No. 393 April Term, 1979, Appeal from the Order and Judgment of the Court of Common Pleas of Allegheny County, Civil Division, at No. 3639 July Term 1974.
R. Kenneth Willman, Pittsburgh, for appellants.
Thomas A. Lazaroff, Pittsburgh, for appellees.
Spaeth, Wickersham and Lipez, JJ.
[ 287 Pa. Super. Page 31]
This is an appeal from the denial of the motion of appellants Kubit,*fn1 plaintiffs below, for a new trial following a jury verdict in favor of appellee Township of Richland.*fn2 The facts of the case as well as the issues are set forth in the lower court's en banc opinion as follows:
Shortly before 9:30 p. m., on October 6, 1973, there was a minor two-car collision on the southbound side of Route 8 (a four-lane highway running generally north and south) near its intersection with Dickie Road. Dickie Road intersects Route 8 on its west, or southbound side. The Richland Township police responded to a report of the accident, and found the two cars stopped in the curb lane of Route 8 and, partially, on Dickie Road. One of the drivers, Robert Miele, was using a flare to divert traffic into the southbound passing lane. While Lieutenant Hopper investigated the accident and directed the removal of the vehicles from Route 8, Officer Sciolla placed Mr. Miele's flare to the rear of the two police cars, which were parked behind the cars involved in the accident, and placed another flare approximately 90 feet farther back. A short time later, after all the cars had been moved off Route 8, Officer Sciolla moved the flares to the berm, but did not extinguish them.
Meanwhile, a car driven by Theodore Yannotti was proceeding toward the scene of the accident in the southbound curb lane of Route 8. According to his deposition, which was introduced at trial (Mr. Yannotti then being in Ecuador), he noticed the glow of the flares when he was
[ 287 Pa. Super. Page 32]
some 500 yards away from them. "A couple hundred feet" later he moved into the passing lane to avoid the obstruction which he believed the glow indicated, and slowed down to about 35 miles an hour. "At least a couple hundred yards" after switching to the passing lane, near the scene of the initial accident, Yannotti was overtaken and struck by the car driven by defendant Russ. The Russ car glanced off the rear of Yannotti's vehicle and veered left into the northbound Kubit vehicle. A passenger in the Russ car testified in her deposition that she and another passenger had requested that Russ slow down -- she stated that the car was going as fast as 90 miles per hour at the time of, or immediately prior to, the collision. She also stated that she observed the Yannotti vehicle in the passing lane as it approached the top of the hill (the collision occurred at the top of the hill), when the Russ vehicle was near the Richland Restaurant. Another witness, Officer Martin, testified that the Richland Restaurant was located between 600 and 900 feet from the point where the flares appeared to be located. In light of the disastrous consequences of the collision, the court ruled that the liability and damage portions of the trial were to be bifurcated in order to avoid undue prejudice to the defendants. This ruling has not been raised in the motion for a new trial.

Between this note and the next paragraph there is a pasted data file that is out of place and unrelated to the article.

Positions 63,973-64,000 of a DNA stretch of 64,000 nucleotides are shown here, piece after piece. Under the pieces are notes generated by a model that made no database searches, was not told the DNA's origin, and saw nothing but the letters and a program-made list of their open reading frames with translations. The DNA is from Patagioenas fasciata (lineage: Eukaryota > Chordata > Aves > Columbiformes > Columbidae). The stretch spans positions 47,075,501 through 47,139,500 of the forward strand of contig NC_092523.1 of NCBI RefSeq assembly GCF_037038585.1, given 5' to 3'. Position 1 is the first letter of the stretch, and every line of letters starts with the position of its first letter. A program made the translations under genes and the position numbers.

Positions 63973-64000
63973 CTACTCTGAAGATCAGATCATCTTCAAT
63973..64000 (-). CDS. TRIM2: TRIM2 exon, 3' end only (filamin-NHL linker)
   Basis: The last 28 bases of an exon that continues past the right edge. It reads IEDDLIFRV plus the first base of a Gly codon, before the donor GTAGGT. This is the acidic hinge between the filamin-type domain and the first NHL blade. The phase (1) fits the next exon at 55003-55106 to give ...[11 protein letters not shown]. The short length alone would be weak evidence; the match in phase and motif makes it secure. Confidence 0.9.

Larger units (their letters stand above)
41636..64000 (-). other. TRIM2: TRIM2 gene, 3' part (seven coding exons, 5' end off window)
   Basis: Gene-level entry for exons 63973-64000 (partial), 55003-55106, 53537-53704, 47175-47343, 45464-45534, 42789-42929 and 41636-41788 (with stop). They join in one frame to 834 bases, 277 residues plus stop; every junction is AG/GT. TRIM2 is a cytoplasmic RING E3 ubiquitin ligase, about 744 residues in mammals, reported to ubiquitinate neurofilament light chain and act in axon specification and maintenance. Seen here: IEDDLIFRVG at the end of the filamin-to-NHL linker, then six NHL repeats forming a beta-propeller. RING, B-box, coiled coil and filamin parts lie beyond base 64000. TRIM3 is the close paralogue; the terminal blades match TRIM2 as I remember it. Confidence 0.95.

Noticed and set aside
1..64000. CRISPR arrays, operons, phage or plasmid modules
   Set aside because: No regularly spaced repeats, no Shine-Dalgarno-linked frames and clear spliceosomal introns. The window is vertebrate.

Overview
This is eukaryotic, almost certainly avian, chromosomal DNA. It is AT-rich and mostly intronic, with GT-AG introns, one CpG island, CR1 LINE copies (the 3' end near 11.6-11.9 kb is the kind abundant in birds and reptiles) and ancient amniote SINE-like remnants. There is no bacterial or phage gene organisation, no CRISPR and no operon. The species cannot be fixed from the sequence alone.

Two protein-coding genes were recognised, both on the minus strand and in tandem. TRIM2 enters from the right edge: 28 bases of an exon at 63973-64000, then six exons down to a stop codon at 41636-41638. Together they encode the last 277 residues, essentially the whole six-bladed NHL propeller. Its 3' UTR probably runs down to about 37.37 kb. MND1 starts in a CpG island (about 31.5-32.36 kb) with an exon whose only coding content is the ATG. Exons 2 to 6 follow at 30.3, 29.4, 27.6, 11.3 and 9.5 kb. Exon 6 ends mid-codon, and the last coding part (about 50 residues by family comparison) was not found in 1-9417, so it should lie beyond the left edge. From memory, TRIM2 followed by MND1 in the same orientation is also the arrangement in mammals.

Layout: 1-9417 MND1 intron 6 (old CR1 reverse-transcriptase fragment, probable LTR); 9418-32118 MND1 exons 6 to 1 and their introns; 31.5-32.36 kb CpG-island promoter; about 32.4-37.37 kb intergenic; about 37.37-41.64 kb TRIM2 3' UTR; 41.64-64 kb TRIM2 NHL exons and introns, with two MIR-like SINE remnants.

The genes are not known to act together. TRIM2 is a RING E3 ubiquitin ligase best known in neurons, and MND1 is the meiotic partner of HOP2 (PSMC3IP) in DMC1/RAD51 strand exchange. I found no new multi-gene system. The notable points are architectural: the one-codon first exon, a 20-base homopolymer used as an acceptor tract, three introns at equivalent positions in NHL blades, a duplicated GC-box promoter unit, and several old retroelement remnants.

The trial court excluded portions of the proposed testimony of Ronald Monaca, a Pennsylvania state trooper, and James Crutchman, a Penn Hills, Pa., police officer. To summarize, plaintiffs' offers of proof with respect to both men (insofar as those officers relate to the present motion) stated that they would testify: (1) to the manner of lighting and extinguishing flares; (2) as experts in the use of flares at accident scenes; or alternatively, (3) as to their experience regarding the "practice and procedure" or "custom and usage" of police in using flares . . . . With respect to these three areas, the officers were permitted to testify only about the physical process of lighting and extinguishing of flares. The trial court sustained Richland Township's objection that Officer Monaca had not
[ 287 Pa. Super. Page 33]
been listed as an expert witness pursuant to Pennsylvania Rule of Civil Procedure 212, and also indicated its doubts about the permissibility of allowing what it characterized as expert testimony via the second and third areas listed above. (T. 127). Later in ruling upon Richland Township's objection to Officer Crutchman's proposed testimony, the court resolved those doubts against plaintiffs. (T. 160). Plaintiffs continue to argue that these witnesses should either have been permitted to testify as experts in the ...